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Spotlight: The Many Facets of AstraZeneca’s Farxiga
By Sangeeta Chakraborty, Ph.D.
From a glucose-lowering, anti-diabetic agent to a heart failure medication, the evolution of this SGLT2 inhibitor is quite remarkable. It is now explored as a treatment for hospitalized COVID-19 patients who are at risk of developing serious complications.
In a landmark victory for AstraZeneca, their long-running workhorse of a drug Farxiga received a third approval from the FDA on 6th May 2020 to treat people with heart failure due to reduced ejection fraction (HFrEF). HFrEF, also known as systolic heart failure, is a condition when the left ventricle of the heart doesn’t squeeze forcefully enough to pump the blood out to the body, as a result of which tissues and organs do not get sufficient amounts of oxygenated blood. As per the definition given by American Heart Association (AHA), HHrEF patients have ≤40% ejection volume, which means the ventricle is only pushing out 40% or less of the total ventricular blood with each contraction. Farxiga is now the first drug in the sodium-glucose cotransporter 2 (SGLT2) inhibitor category to be available for the treatment of HFrEF regardless of type 2 diabetes (T2D) status among patients.
Farxiga (dapagliflozin) was first approved in 2014 for the treatment of T2D. Last October, it received its second nod from the FDA to reduce risks of hospitalization for heart failure (HF) among T2D patients. And now, after picking up a third approval, it has been declared suitable to reduce HF risks and associated mortality on a standalone basis regardless of the presence or absence of T2D. It has been quite a remarkable evolution for this drug which has grown from a glucose-lowering agent to medication for heart failure.
Dapagliflozin is a selective SGLT2 inhibitor. SGLT2 is responsible for 90% of the glucose reabsorption in the kidneys, while SGLT1 does only 10% making the former an attractive target for inhibition. Under normal conditions, glucose excretion is not seen in the urine (glucosuria) even though the kidney glomerular mass freely filters glucose molecules. Active transportation by both SGLT1 and SGLT2 reabsorbs all the filtered glucose along with sodium ions through the kidney tubule and returns the glucose to blood via GLUT2 transporters. By selectively inhibiting SGLT2 in the proximal tubule, SGLT2 inhibitors reduce the reabsorption of glucose and increase its urinary excretion. Therapeutic doses of SGLT2 inhibitors usually expel glucose at a rate of 70 to 80 g/day in the urine, thereby reducing high blood glucose levels in patients with T2D.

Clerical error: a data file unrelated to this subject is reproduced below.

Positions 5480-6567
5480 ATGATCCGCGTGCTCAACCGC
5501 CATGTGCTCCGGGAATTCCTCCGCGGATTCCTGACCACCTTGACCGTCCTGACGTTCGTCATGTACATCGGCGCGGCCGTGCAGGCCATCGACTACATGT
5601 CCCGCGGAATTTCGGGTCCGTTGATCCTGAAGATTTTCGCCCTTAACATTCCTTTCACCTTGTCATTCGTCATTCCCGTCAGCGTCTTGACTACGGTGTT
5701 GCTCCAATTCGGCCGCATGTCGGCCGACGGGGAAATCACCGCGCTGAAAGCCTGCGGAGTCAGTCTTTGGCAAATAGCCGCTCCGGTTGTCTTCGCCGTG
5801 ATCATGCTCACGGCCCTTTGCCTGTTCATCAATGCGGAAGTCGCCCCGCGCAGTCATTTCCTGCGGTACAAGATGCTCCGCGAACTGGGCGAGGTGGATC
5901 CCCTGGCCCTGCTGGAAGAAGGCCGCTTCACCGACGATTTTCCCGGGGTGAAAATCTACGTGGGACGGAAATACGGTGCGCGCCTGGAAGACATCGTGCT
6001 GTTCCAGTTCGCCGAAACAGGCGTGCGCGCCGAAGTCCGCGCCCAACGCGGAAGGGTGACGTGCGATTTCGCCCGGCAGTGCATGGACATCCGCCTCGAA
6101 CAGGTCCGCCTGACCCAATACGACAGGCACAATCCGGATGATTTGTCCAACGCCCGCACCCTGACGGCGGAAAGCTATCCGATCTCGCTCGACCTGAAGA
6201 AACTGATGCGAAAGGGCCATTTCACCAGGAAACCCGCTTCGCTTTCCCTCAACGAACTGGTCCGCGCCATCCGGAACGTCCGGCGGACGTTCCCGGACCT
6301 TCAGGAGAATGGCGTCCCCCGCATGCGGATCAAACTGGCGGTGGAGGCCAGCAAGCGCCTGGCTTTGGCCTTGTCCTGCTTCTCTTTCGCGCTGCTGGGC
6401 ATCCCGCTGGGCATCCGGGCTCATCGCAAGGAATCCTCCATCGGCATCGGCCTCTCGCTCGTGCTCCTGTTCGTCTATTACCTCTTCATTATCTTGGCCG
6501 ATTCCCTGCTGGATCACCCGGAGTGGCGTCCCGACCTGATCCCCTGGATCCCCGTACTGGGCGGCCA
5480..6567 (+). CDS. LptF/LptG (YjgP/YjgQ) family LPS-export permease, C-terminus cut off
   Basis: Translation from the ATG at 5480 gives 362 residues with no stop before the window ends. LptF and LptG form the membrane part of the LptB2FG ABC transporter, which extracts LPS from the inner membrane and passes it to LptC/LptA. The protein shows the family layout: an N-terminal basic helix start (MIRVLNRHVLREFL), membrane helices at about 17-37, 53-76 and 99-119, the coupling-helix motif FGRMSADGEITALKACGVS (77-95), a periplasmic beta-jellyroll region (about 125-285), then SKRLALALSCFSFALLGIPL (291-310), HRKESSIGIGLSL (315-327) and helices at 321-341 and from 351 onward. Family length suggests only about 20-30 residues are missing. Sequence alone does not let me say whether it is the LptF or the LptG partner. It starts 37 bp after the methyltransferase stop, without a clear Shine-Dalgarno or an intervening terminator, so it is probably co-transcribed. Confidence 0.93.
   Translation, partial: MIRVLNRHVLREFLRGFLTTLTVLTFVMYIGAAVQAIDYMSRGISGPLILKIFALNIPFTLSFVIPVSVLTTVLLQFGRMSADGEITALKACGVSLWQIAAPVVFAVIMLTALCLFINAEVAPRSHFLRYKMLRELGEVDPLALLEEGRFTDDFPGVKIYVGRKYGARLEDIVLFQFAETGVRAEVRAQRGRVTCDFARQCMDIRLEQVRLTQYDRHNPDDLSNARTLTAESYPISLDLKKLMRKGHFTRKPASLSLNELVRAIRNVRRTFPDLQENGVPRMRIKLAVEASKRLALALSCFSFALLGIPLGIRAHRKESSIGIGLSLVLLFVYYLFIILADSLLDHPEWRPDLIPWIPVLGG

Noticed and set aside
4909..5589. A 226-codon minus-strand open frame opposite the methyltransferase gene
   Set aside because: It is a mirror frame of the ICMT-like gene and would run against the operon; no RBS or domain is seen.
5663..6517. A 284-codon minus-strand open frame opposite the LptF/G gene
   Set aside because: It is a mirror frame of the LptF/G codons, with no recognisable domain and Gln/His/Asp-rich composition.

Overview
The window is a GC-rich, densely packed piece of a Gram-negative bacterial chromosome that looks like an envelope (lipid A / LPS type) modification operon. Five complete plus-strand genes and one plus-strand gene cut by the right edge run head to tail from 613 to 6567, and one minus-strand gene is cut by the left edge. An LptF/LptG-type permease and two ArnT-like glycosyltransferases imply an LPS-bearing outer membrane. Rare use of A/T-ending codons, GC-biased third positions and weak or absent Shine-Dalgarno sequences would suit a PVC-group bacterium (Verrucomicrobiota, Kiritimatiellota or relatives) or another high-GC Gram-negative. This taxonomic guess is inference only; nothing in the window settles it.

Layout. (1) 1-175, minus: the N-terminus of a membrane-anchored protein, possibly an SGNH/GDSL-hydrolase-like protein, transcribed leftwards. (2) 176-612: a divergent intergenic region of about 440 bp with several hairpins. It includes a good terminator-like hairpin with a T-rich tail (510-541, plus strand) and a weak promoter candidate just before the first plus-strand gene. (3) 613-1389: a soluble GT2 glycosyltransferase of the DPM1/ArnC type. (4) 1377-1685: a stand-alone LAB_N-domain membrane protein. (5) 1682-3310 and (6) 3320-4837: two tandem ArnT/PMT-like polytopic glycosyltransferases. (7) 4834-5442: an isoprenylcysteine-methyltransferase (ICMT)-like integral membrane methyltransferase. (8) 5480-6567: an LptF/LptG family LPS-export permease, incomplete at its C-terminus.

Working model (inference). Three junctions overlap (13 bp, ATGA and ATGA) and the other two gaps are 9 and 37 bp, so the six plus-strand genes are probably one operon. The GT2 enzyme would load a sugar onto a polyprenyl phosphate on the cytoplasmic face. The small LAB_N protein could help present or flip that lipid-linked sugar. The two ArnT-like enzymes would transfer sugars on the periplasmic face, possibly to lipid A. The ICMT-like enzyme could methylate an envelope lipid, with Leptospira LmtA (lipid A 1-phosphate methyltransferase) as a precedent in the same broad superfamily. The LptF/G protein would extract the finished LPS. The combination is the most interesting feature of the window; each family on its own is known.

SGLT2 Inhibitors: From Anti-glycemic Agents to Heart Benefactors
Currently, four SGLT2 inhibitors, dapagliflozin, canagliflozin, empagliflozin, and ertugliflozin are FDA approved for the treatment of T2D either as a monotherapy or as a combination therapy with standard anti-glycemic drug metformin or other diabetic medications along with exercise and diet to reduce blood glucose. By lowering blood glucose, SGLT2 inhibitors bring down plasma HbA1c levels by 0.6-1%.
However, much before their approvals, in 2008, FDA issued draft guidance to the pharmaceutical industry that required evaluation of cardiovascular safety for any new anti-diabetes drug under investigation. The requirement stemmed from prevailing concerns about the increased cardiovascular risk of the anti-diabetes drug group thiazolidinediones (TZD) like rosiglitazone. Since then, every new antidiabetic agent has an associated cardiovascular outcomes trial (CVOT), typically involving T2D patients who are at high cardiovascular risk.
Most notable of all the CVOTs was the EMPA-REG OUTCOME trial for empagliflozin (Jardience by Lilly/Boehringer) which included 7020 T2D patients with high CV risks and demonstrated a 38% reduction in cardiovascular death and a significant 14% reduction in the primary endpoint of major adverse cardiac events (MACE). Another CVOT study, the CANVAS Program (CANagliflozin cardioVascular Assessment Study) for drug canagliflozin, showed similar positive outcomes on CV risks in T2D patients. The risk of MACE was 14% lower with canagliflozin versus placebo.
DECLARE (Dapagliflozin Effect on Cardiovascular Events)-TIMI 58, the largest cardiovascular outcomes trial for dapagliflozin, included 17,000 T2D patients with established atherosclerotic CV disease or those at risk of developing atherosclerotic CV disease. Although dapagliflozin did not demonstrate any considerable benefits in the primary endpoint of MACE, it did, however, reduce CV associated death or hospitalization for heart failure (HF) by 17%. In effect, all the SGLT2 inhibitors produced consistently positive outcomes in terms of their impact on the cardiovascular system, like slowing the progression of HF, decreasing the rate of hospitalization due to HF, lowering blood pressure and body weight, and lowering of CV events like non-fatal myocardial infarction and stroke.